Famous Animals You Didn’t Know We Just Discovered

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While scientists lament the destruction of habitats and the extinction of many species, barely a day goes by where new species are not being discovered: often these are almost indistinguishable from others in its family group but sometimes they are so different that we do not know how we hadn’t noticed before. The following species have been discovered in 2013 and 2014, or are extinct species for which we have only just discovered remains

1. Andrill Anemone


One of the most curious discoveries of 2013 is this tiny anemone which inhabits the ice shelves of the Antarctic. It was found by the ANDRILL Geological Survey Team and so was named after the group. Less than one inch in length, they bury their bodies in ice and dangle their tendrils into the freezing water below. It is the first species of anemone to live in ice and nobody is quite sure how it manages to survive the bitter cold. They can often be seen in large numbers hanging beneath the surface

2. New Unnamed Titanosaur


Still unnamed, the new Titanosaur was discovered in Argentina in May 2014. Based on measurements of the bones, it has been estimated that the giant sauropod was 40m long and 20m tall. It is also estimated to weigh seven metric tonnes heavier than the previous record holder ‘ the Argentinosaurus ‘ which palaeontologists had previously believed to the be the largest creature ever to have walked the Earth, when it was discovered in 1987. This new discovery has been dated to around 95 million years old

3. Nose-Dwelling Tick


Ticks are pretty ubiquitous in temperate and tropical climates. They are nasty parasites that bury themselves in the bodies of other creatures and feed off their blood. Some carry Lyme’s Disease which is an unpleasant condition for humans. One University of Wisconsin lecturer named Tony Goldberg was surprised to find one up his nose on returning from a trip to Uganda. He removed it and sent it to a lab for analysis. Surprisingly, they could not identify it as any known species and are examining it for record as a new species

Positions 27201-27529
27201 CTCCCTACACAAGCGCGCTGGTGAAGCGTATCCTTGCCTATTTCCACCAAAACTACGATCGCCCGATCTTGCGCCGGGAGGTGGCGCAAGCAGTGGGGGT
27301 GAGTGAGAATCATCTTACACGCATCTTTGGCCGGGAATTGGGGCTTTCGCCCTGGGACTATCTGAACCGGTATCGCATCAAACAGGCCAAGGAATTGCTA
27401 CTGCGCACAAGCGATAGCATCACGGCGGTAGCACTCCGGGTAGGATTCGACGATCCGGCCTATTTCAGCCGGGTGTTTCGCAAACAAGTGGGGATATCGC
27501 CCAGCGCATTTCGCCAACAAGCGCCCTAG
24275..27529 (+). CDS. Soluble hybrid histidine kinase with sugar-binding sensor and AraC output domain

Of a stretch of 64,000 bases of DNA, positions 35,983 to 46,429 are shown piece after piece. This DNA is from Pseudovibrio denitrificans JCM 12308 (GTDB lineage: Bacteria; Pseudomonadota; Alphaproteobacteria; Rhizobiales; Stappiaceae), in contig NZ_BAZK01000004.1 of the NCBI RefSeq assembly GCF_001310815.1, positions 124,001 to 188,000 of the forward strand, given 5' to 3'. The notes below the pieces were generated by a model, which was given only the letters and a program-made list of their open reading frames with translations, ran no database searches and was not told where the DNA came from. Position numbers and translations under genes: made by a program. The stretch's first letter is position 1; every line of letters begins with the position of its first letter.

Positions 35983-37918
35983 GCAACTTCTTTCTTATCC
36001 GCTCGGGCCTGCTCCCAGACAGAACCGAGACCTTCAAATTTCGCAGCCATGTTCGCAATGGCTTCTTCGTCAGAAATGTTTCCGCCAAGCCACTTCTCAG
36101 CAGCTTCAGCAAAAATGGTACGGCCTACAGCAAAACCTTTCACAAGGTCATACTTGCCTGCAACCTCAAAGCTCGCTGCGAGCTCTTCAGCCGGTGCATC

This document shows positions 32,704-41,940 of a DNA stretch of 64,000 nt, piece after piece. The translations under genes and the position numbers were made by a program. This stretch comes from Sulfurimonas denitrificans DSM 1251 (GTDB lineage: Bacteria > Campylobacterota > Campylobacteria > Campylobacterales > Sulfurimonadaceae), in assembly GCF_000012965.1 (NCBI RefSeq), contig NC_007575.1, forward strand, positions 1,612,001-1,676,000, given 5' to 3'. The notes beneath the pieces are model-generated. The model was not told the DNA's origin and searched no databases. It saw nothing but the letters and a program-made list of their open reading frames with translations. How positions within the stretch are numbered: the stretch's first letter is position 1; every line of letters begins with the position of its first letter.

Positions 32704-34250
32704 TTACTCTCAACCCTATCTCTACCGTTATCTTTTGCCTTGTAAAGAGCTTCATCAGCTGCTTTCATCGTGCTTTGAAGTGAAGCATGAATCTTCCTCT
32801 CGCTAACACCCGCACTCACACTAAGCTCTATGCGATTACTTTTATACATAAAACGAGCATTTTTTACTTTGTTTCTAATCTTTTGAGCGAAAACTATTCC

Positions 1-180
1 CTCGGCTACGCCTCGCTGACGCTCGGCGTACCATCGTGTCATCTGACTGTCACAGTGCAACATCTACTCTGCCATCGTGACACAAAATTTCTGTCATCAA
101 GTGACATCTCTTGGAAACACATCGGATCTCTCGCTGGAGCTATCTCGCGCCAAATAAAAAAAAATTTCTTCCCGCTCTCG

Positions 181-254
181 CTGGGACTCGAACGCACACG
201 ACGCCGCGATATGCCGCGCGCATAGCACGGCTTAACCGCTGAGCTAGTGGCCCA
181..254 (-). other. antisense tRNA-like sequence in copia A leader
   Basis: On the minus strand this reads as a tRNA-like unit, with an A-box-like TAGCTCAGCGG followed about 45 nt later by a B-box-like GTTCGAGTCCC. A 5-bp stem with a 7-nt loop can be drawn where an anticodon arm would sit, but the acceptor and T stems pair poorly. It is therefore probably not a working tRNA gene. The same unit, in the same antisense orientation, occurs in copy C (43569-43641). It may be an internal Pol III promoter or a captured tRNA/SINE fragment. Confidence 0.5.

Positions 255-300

4. Olinguito


Described as ‘a cross between a slinky cat and a wide-eyed teddy bear’, this made global headlines in 2014 following its discovery in 2013, and the revelation of being the first new land-dwelling carnivore for nearly four decades. It lives in the Andes Mountains of Columbia and Ecuador and is distinct from other olingos, mostly for being smaller and stockier. Amusingly, they have appeared in zoos around the world labelled as something else, and the zookeepers did not realise that they had a completely different species when failing to understand why they would not mate

5. Tinkerbell Fairyfly


Discovered in early 2013, this curious microscopic fly is actually a type of wasp. It has baffled and delighted experts in equal measure since it has challenged many assumptions made about wasps and other known fairyflies, particularly complexity and insect mass. It was discovered in Costa Rica and measures at ‘ wait for it ‘ 25 micrometres long (one quarter of a single millimetre) making it one of the smallest insects ever discovered. They feed off of the eggs of other insects and are used for pest control